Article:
By "Waiting for Wednesday," I was becoming quite sick of Frieda Klein and her seeming obliviousness of her effect on those around her.  It is a mystery to me with her personality or lack thereof that she has a coterie of people around her ready and willing to do her bidding.  These minions seem to have lots of time to come to her aid at a moments notice.  There is the ever-faithful Ukrainian handyman, Josef who can fix anything as well as cook up meal out of nothing.  Frieda's long-suffering boyfriend, Sandy is able to fly back and forth from the States to tend to all of her crises.  Her old colleague, Reuben, also ready and willing. My favorite, Karlsson, the detective she has worked with in other books in this series, apparently has no other cases to tend to or none that he can't drop when Frieda needs his help in obtaining information.  When Frieda returns to her hometown she finds others willing to step in to aid her without questions.

You may ask why I continue with this series.  I really want to see it out to Frieda's confrontation with the nefarious Dean.  Also this book was better crafted and more interesting than "Wednesday."  I have hopes for the Friday finale.

Tuesday, July 14, 2015

A CURIOUS MADNESS by Eric Jaffe (non-fic)

At the end of World War II, much like the Nuremberg trials, the Allied forces charged 28 Japanese men with war crimes against humanity.  Of the 28 indicted Class A criminals only one was a civilian and that was Okawa Shumei.  This is the story of Okawa and a U.S. Army psychiatrist, Major Daniel Jaffe, the author's grandfather.  Jaffe moves back and forth between the background and lives of these two men whose paths crossed when Major Jaffe was assigned to determine if Okawa was sane enough to stand trial.

During previous wars, little account was given to the ability of men to withstand the mental stress of war and the hideous toll on the lives of the survivors.  The term shell shock came into use during World War I, and it was the common mind-set of the time to believe that it was cowardly to show anything less than a brave willingness to die heroically for one's country.  Men who were not physically infirm were quickly sent back into the heat of some of the most terrible battles known to man.  By the time World War II came along, battle fatigue began to be recognized as a condition to be treated, but men were still quickly sent back to the front to fight.  The armed forces began to draft psychiatrists to help prepare these men to reenter the battle field.  Dr. Jaffe was sent to the Western front to help with the increasing number of mental casualties.  The affirmation of a condition called PTSD (post traumatic stress disorder) was far in the future.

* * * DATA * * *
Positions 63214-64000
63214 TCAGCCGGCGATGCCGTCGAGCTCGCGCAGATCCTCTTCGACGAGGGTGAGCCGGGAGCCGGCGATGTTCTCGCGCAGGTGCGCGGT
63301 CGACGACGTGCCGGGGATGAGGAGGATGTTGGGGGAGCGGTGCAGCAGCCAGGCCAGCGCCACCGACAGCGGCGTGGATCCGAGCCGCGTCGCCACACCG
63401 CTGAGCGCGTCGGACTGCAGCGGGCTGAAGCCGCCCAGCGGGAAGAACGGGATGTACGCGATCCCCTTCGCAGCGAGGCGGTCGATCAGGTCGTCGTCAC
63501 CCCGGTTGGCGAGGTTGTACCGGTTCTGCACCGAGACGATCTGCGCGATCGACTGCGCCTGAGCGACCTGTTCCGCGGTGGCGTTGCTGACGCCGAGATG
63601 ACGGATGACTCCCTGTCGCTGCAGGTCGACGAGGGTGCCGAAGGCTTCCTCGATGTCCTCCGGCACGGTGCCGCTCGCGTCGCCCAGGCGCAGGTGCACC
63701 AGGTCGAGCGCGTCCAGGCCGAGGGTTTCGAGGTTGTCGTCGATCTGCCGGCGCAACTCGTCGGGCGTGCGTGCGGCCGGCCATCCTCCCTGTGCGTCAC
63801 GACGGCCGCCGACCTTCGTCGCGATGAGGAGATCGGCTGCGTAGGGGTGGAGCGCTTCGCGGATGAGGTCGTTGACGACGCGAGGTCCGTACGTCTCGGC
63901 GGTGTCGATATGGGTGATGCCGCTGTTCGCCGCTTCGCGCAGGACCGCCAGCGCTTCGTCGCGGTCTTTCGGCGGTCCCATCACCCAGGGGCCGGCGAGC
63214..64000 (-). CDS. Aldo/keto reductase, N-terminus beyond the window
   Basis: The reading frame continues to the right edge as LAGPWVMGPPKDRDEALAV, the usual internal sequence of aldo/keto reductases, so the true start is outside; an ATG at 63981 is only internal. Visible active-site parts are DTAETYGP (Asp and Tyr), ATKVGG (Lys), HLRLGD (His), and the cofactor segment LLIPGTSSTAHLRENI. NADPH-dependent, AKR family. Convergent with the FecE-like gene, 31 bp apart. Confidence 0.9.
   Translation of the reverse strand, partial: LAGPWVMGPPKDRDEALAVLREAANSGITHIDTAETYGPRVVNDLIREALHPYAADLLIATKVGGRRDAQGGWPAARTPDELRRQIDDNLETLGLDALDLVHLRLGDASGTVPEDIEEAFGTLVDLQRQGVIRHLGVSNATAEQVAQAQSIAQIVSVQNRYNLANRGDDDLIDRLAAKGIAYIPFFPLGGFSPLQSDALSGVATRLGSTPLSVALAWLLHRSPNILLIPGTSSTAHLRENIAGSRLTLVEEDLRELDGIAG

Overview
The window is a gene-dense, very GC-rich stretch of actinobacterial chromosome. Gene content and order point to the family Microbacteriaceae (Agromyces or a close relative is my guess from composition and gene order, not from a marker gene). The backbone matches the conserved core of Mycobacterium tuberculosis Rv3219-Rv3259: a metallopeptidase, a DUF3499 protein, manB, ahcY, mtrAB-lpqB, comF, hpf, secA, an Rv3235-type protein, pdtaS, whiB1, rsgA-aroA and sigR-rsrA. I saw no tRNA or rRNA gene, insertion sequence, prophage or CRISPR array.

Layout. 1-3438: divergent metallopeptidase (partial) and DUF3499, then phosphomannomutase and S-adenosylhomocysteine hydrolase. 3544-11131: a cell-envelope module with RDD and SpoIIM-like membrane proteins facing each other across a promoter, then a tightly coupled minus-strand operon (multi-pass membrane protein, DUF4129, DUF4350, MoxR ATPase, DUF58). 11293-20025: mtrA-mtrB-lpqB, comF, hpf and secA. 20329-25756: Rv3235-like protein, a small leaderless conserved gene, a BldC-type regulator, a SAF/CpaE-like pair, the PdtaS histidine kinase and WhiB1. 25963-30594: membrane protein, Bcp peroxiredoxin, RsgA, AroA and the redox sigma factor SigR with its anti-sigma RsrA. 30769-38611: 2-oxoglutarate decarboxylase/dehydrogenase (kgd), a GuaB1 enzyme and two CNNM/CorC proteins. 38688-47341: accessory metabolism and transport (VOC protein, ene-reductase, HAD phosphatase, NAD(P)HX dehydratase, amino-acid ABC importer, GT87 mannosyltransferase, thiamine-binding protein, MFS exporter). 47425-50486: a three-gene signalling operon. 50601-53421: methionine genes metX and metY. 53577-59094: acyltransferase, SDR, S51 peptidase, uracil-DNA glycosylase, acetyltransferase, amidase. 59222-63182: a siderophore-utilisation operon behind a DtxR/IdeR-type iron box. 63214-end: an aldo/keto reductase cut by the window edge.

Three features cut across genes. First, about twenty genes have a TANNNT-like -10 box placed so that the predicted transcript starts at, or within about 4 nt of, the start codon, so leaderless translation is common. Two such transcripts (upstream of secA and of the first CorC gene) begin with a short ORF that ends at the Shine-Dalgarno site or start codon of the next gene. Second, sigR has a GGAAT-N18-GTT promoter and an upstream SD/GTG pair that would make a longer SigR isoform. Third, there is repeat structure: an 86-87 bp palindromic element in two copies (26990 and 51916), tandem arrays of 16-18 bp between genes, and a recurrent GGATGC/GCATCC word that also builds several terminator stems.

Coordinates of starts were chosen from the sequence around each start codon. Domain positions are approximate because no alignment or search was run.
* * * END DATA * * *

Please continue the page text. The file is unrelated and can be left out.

Okawa Shumei was a well known Japanese intellectual, professor, and writer.  Entering adulthood during World War I and seeing the destruction caused by war and its aftermath caused Shumei to question Japan's place on the world stage.  He became infuriated with the movement afoot to westernize Japan and recast the country in the industrial image of the United States and England.  He felt he had a divine mission to lead Japan in the unification of Asia and recognize its cultural superiority.  Throughout his adulthood he was constantly involved in secret societies whose purpose was to overthrow the capitalists in the government.  He was part of a plan to assassinate the Prime Minister in 1932.  By World War II, Shumei was a leader in the movement to make Japan the leader of Asianism.  Shumei believed General Tojo was the man to lead Japan to supremacy until he saw that Tojo's fanaticism was becoming unrealistic.

As the war on the Western front came to an end, Jaffe was sent to Japan to help with the trial of the war criminals.  He was tasked with the job of determining the fitness of the war criminals to stand trial.  That Okawa Shumei was guilty as a conspirator was not in doubt, but a curious incident on the first day of the Tokyo trial led officials to question his sanity.  During his incarceration, Shumei began acting strangely and in the middle of the first trial day, he made headlines around the world by rising from his seat and slapping General Tojo on the head.  He was hustled out of the courtroom and Jaffe was summoned to administer a series of tests to determine Shumei's sanity.

Thus begins the interesting story and mystery surrounding "The Slap'" and Jaffe researches the background of both men thoroughly.  He interviewed a number of Shumei's decedents and the few colleagues who are still alive.  He is equally fair in questioning his own grandfather's personality and life.  Was Shumei really insane or was it a plot to silence him from pointing out the faults of past western imperialism?  How was reality distinguished from perspective?  What was the obsession with Okawa Shumei really about?  Jaffe does a credible job of searching for the answers of all these questions.  I recommend this well-written and fair book to all interested in events leading to World War II.